IGF 2020 OF #30 Human rights and the use of AI in the field of health

Time
Thursday, 5th November, 2020 (17:40 UTC) - Thursday, 5th November, 2020 (18:40 UTC)
Room
Room 2
About this Session
The area of health is considered an important field for use of AI, but has also stirred many human rights discussions. Medical data and online apps can support improved health outcomes. But they might also exacerbate inequalities and erode privacy. Such concerns became more visible amidst discussions around the use of online data to combat the COVID-19 pandemic. This session addresses discusses how AI can be best used in the area of health and how governments should respond to the challenges.
Theme

Panel - Auditorium - 60 Min

Description

The increased use of artificial intelligence (AI) based systems, often based on data collected over the internet, has stirred many human rights discussions. In particular in Europe, political processes have started to look further into the regulation of AI. The area of health is considered an important field for the development and use of AI. Medical data and online applications have the potential to support improved health outcomes and – as a result – wider socio-economic benefits by enhancing our ability to predict and diagnose diseases and track their spread. But they also run the risk of exacerbating existing inequalities and eroding privacy.

Privacy, non-discrimination and human dignity are just a few examples of the fundamental human rights put at risk by the development of online apps to track health or infection. Such concerns became ever more visible amidst discussions around the use of (online) data to combat the COVID-19 pandemic.

While medical data are a crucial component of healthcare research, the current digital landscape may be ill-equipped to accommodate global cooperation mechanisms and exchange health data on such a large scale. As the development of AI systems progresses, they demand ever more sensitive personal data to train their algorithms. Data collected over the internet might suffer from a strong selection bias by covering only parts of the population with access to the internet and willing to share their data. This raises questions about the quality of data used for health-related AI systems, particularly in such data is gathered from the internet, mobile phones or inputted by the general public rather than medical specialists.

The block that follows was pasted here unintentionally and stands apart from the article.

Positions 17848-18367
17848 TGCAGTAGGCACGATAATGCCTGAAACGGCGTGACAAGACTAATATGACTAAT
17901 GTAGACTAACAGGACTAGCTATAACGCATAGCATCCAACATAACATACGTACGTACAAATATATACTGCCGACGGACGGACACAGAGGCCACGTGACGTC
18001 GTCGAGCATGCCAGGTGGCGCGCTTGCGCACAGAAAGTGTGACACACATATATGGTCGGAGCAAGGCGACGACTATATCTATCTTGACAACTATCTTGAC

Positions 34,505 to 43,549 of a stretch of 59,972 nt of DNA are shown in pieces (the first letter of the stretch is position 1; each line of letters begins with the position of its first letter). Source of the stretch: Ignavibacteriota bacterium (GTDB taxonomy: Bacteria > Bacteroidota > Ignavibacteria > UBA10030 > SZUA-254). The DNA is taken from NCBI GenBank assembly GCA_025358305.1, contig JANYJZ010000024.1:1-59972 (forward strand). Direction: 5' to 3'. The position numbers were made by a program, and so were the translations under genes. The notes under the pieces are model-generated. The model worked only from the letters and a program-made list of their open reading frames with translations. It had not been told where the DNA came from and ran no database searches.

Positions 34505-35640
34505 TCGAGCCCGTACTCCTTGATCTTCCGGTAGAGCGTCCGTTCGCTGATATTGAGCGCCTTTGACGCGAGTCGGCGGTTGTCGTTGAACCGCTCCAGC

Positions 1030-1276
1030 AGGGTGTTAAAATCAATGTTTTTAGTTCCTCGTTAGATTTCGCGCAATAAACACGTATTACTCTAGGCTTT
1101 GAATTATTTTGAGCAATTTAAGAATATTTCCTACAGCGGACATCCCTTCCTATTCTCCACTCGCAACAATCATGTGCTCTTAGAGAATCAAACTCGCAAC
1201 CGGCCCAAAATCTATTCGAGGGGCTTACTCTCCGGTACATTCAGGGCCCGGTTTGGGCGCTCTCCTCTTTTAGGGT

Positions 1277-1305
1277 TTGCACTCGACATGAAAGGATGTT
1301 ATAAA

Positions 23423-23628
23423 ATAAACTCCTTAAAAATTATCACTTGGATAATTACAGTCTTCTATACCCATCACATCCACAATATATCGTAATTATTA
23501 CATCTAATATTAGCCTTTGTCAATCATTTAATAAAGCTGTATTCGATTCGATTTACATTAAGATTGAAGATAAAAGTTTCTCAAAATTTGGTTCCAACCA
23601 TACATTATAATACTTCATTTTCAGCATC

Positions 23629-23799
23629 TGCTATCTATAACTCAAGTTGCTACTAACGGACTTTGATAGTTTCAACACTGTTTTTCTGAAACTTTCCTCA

This open forum addresses the following questions: • How should governments further regulate the use of AI in high-risk areas, such as health? Would different standards be needed for different applications e.g. diagnostics vs tracking infection? • How can we maintain privacy while encouraging innovative solutions to promote and protect public health? How can informed consent be guaranteed when health related data are collected and used over smart phones? • What safeguards are needed to make sure that the principle of non-discrimination is upheld? • How can we ensure that AI applications are trained on accurate and reliable data?

Organizers

European Union Agency for Fundamental Rights
Council of Europe

Speakers

Martha Stickings, European Union Agency for Fundamental Rights

Ritva Halila, Ministry of Social Affairs and Health, Finland and member of Council of Europe Bioethics Committee

Andreas Reis, World Health Organization (WHO)

Oliver Smith, Koa Health

Katarzyna Szymielewicz, Panoptykon Foundation, European Digital Rights (EDRi)

Onsite Moderator

Martha Stickings

Online Moderator

David Reichel

Rapporteur

David Reichel

SDGs

GOAL 3: Good Health and Well-Being
GOAL 5: Gender Equality
GOAL 10: Reduced Inequalities
GOAL 16: Peace, Justice and Strong Institutions